Mind Hacks is a great resource for information on the mind sciences. In addition to linking to stories, articles, and blog posts, the authors provide concise descriptions of their linked-to content. They also opine when necessary, providing interesting thoughts on issues in psychology and cognitive research. I’m proud to make Mind Sciences my *featured blog* of the week!

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Blogroll Review – Part 3

Posted by The Situationist Staff on February 13, 2011

Over at the terrific new Law & Mind Blog, some Harvard Law students are writing a series of posts reviewing other mind-science blogs. Each post provides a summary of several blogs and features one that the author finds especially valuable. Here’s Part 3 of that series (authored by 1L student Cassie Mathias).

Everyday Sociology: “What if sociologists ran the world?”, begins the “About this Site” section of the Everyday Sociology blog. The description could not be more on point. The blog is a compilation of a wide-variety of commentary from sociologists across the United States about what is going on in the news, or “what should be in the news.” The site truly does provide an entertaining point of view on current events. The writing is informed, funny, and current. The authors truly do put a unique spin on a variety of different topics. For example, in Social Theory and Siblings, Sally Raskoff commented on a recent NPR story that included three theories on why siblings can be so different (i.e., a Darwinian Theory, an Exaggeration Theory, and an Environmental Approach). She explained the theories with ease and cited other relevant examples of the theories to display how one can use theories to explain specific phenomenon.

Other posts are less academic, and are instead stories of the personal experiences and viewpoints of the authors. For example, When Our Baby Was Born, outlined in very personal detail. Tod Schoepflin’s expectations and experience during and after his wife’s childbirth. In Culture and Parties, Janis Prince compared the questions she was asked at holiday cocktail parties depending on the culture of the people with whom she was mingling.

Some posts also apply this sociological analysis to recent laws. There Oughta Be a Law? Formal and Informal Social Control, explores a recent law in San Fransisco banning the sale of toys with unhealthy children’s food through the formal social control theory. She also believes the ban is an example of a symbolic law, designed for their ability to send a message even if they are not enforced.  This blog may be more fun than formal and more relaxed than theoretical, but I really enjoyed reading the posts and would definitely recommend skimming through.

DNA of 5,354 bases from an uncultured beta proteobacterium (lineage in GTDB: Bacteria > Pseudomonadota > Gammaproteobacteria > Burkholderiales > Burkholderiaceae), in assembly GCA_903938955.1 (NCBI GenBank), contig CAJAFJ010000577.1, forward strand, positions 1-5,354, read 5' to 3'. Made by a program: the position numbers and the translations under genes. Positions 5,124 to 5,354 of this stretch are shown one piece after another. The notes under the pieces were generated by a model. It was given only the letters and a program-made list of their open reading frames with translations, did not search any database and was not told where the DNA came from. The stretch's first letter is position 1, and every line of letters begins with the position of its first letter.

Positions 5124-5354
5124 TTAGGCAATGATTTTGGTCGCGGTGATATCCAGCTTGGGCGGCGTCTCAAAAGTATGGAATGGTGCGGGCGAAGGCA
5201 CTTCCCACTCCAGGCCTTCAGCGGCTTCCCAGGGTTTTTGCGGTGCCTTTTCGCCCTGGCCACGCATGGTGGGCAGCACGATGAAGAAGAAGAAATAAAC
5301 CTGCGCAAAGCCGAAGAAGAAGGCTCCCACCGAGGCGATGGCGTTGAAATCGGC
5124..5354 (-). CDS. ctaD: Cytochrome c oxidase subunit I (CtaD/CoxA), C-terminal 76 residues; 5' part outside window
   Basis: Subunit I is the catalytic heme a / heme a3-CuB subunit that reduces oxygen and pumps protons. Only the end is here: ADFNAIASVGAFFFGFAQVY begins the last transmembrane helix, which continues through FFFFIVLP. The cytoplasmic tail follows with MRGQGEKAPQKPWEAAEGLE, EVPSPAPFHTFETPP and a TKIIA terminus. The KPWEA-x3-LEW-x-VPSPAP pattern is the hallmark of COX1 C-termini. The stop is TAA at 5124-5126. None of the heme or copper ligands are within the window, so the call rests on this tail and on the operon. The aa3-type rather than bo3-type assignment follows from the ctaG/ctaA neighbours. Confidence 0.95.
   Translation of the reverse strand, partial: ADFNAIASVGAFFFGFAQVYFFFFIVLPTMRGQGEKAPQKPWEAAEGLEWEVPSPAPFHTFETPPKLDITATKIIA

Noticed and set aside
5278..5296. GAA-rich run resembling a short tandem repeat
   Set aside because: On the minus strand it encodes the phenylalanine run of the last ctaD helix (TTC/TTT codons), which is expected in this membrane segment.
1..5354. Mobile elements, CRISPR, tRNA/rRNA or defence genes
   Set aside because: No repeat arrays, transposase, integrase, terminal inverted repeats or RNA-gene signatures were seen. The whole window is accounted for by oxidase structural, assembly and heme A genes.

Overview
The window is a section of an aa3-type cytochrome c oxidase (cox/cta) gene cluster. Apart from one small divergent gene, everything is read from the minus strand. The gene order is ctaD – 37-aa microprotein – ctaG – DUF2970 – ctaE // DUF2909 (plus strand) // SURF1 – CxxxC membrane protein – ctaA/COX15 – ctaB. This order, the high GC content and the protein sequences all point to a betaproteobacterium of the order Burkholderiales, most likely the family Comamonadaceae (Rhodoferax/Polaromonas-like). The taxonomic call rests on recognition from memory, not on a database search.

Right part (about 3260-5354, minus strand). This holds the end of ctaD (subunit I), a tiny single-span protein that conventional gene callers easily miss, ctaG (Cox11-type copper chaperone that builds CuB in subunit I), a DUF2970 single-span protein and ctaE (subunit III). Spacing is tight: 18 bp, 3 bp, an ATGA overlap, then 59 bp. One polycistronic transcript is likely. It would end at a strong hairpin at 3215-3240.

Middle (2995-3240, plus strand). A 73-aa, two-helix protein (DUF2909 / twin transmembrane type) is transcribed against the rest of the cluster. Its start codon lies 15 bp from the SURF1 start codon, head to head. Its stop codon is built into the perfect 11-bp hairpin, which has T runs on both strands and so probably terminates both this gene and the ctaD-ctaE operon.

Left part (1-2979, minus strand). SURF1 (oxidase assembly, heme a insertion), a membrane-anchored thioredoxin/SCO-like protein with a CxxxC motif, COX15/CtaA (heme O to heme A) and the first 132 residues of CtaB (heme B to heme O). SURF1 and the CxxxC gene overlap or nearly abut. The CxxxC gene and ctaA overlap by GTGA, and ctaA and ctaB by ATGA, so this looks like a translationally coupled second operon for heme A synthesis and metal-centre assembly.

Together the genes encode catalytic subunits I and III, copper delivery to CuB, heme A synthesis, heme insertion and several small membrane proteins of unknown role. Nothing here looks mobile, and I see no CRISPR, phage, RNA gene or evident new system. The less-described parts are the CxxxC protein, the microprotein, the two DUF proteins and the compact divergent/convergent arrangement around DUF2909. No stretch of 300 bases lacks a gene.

Deception. If you’re curious about deception in the news, the Deception Blog provides a compilation of links to various articles, studies, and journal articles about current psychological research on deception. The blog is easily organized and provides succinct, useful, and interesting summaries of everything that it links to. The blog seems to be most useful as a blogroll of sorts, rather than a place where the author writes about his own opinions or research. The author apologizes for his lack of spare time to comment in depth on the articles like he used to, but promises to continue to update it with studies that catch his eye.

Deliberations is self described as “Law, News, and Thoughts on Litigation Consulting by the American Society of Trial Consultants.” Being written by the American Society of Trial Consultants, it is not surprising that the blog provides a more law oriented approach than some of the other blogs I reviewed. However, they put a lot of effort into making the posts easy to read and interesting, and manage to put a more dynamic spin on some current topics regarding litigation consulting. For example, a guest blog from the ASTC Professional Visibility, written by Joe Rice about enlightenments from social media, is accompanied by a picture of a monopoly board about social media. Rice includes antics about his children before delving into how social media is used by trial legal professionals. For example, he describes how Facebook and LinkedIn are becoming growing communities for trial consultants to enhance their professional visibility and professional development.